Our pitch to makers was simple: Send us a guitar that uses no rosewood and has a real-world cost of $500–$1,500. Since some makers have many models that qualify, we limited each brand to one guitar of any shape or size, with or without electronics or a cutaway. Laminated and solid woods were okay, but no composites such as carbon fiber (that’s a roundup for another time). What you’ll see over the following pages are a dozen acoustic guitars, presented alphabetically, that show off some of the delightful choices available in this popular price range.
The partnership between Yairi and Alvarez goes back several decades, with the Alvarez-Yairi stamp reserved for Alvarez’s finest instruments. While much of Alvarez’s line is manufactured in China, the Yairi-branded guitars are made in a small shop in Kani, Japan, where modern power tools are eschewed in favor of hand tools, like spokeshaves for carving necks, and hide-glue construction is standard throughout.
Introduced in 1968 as a special-order version of the 6-string F-50R, the Guild F-512 had varying appointments, including Brazilian rosewood backs and sides, before it became a regular model in 1974—and a go-to instrument for players such as Pete Townsend, Brian May, Tim Buckley, John Denver, and Dan Fogelberg.
The all-solid-wood CSF3M boasts scalloped bracing for enhanced tone, projection, and loudness; the TransAcoustic-equipped FG-TA dreadnought responds well to fingerpicking and flatpicking in standard and open tunings
Taylor Guitars has built its empire on changing how guitars are made—from the way forests are managed to instrument construction to sales. As it has shown before with its bolt-on neck and CNC-made models, players will show up if the guitars play and sound great. With its new V-Class bracing,…
In an era when tropical tonewoods such as mahogany and rosewood have become increasingly regulated and scarce, it makes perfect sense to make a guitar entirely from North American woods. The Model America 1 is based on the stalwart D-18, but with tonewoods that can be found in Martin’s—or maybe even your own—back yard.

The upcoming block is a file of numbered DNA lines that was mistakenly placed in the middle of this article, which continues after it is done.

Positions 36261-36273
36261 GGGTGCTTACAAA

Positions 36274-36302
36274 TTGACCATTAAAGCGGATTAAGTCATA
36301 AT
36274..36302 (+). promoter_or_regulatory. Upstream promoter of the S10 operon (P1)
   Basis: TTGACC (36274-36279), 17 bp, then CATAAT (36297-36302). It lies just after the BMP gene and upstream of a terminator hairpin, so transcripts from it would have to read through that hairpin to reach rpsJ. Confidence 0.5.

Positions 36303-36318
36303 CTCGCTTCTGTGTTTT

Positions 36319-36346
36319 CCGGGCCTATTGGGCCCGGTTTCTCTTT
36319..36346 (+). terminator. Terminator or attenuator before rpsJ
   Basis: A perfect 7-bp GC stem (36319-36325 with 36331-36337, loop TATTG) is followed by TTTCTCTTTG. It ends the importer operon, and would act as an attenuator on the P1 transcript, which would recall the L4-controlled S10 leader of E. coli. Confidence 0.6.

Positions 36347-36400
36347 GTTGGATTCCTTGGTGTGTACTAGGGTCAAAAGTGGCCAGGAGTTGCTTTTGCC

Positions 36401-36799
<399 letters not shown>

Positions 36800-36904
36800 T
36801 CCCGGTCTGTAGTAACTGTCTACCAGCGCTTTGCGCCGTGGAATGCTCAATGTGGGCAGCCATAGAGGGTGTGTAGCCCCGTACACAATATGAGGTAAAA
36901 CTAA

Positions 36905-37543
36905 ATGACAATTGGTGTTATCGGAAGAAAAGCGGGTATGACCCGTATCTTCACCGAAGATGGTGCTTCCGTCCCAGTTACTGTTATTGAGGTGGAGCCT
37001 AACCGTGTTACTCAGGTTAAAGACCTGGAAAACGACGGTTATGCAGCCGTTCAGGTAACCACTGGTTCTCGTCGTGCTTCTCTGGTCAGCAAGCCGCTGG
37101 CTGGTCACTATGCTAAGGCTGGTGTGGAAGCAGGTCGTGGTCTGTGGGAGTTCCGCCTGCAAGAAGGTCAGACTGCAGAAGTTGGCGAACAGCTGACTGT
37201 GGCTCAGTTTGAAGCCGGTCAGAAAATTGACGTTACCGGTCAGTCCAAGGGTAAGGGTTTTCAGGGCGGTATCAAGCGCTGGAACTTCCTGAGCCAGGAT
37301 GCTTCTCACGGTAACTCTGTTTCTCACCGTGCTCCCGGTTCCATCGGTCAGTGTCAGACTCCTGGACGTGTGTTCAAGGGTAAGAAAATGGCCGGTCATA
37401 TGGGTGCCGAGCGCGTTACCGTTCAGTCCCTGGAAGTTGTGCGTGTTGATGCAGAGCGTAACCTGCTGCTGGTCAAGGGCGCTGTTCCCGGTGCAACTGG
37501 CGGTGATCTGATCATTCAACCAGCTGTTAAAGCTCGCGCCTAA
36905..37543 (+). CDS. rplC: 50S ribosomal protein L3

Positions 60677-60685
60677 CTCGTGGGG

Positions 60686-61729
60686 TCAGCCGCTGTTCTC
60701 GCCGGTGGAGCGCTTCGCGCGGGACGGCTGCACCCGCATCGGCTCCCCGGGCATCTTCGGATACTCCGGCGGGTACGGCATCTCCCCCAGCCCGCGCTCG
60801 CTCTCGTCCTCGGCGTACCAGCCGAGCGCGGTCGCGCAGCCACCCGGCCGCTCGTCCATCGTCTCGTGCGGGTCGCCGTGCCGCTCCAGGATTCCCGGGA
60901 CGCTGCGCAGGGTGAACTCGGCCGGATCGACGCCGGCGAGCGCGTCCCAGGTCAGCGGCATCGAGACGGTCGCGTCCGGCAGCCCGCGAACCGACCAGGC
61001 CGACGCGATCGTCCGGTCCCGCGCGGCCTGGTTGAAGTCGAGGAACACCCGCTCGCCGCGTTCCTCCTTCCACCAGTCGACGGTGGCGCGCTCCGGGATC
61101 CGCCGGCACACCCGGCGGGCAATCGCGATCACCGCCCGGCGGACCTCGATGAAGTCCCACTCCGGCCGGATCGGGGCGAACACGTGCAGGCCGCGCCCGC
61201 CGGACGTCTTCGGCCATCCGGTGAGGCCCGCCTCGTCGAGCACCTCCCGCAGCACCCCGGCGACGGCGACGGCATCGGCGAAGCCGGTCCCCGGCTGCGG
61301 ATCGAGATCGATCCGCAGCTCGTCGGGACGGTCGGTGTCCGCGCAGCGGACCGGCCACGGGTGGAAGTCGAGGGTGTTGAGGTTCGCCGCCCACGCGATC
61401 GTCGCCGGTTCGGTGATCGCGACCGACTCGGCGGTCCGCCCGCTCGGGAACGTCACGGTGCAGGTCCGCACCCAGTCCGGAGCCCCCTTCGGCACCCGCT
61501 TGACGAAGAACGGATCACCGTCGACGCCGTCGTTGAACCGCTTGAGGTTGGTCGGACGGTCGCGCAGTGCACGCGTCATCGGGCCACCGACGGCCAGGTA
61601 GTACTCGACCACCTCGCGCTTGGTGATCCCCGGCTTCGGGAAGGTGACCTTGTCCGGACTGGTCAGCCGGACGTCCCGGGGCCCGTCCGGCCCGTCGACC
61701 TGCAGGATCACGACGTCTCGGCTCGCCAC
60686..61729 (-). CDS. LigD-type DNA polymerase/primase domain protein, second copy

Throughout the history of guitar making, collaborations between luthiers and guitarists have influenced the discipline and produced spectacular instruments. A brilliant example of this practice is the new Collings Julian Lage Signature OM1 JL, based on a deep exchange of ideas between the late builder and company founder Bill Collings and contemporary guitar phenom Julian Lage.
This stunning 12-string Galiano could be singled out for its craftsmanship and design alone, but the instrument’s importance is elevated by a direct connection to a towering 20th-century guitar maker and the community of immigrants that trained him.
How do you choose which guitars to review? Our writers are guitar fanatics, just like you. They’re always on the lookout for new or updated offerings to recommend. We’re sometimes asked why we don’t publish negative or one-star reviews – there are so many great guitars being produced today that we’d rather share our balanced opinions on the instruments we do think you should consider.
Do companies pay for you to review their instruments? No. We are proud of the firm separation between advertising sales and editorial coverage that we’ve held strong since our founding in 1990. We only accept endemic advertising – meaning, you won’t see ads for products or services unrelated to making music with an acoustic guitar; inevitably that means we’ll review products made by companies who advertise with us, but you’ll see just as many reviews by companies who do not. We have never (and will never) take money or gifts in exchange for a favorable review.
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